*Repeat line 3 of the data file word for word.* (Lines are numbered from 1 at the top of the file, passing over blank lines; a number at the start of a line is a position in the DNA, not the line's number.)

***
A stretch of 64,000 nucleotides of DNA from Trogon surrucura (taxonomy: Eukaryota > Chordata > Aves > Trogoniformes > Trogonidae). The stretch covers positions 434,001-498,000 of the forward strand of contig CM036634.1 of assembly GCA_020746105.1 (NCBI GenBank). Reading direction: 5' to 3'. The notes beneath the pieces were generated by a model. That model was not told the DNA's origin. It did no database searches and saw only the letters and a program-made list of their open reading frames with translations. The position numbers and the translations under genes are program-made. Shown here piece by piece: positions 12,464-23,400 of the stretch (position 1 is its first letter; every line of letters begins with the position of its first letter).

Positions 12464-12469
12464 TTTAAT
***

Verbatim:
12464 TTTAAT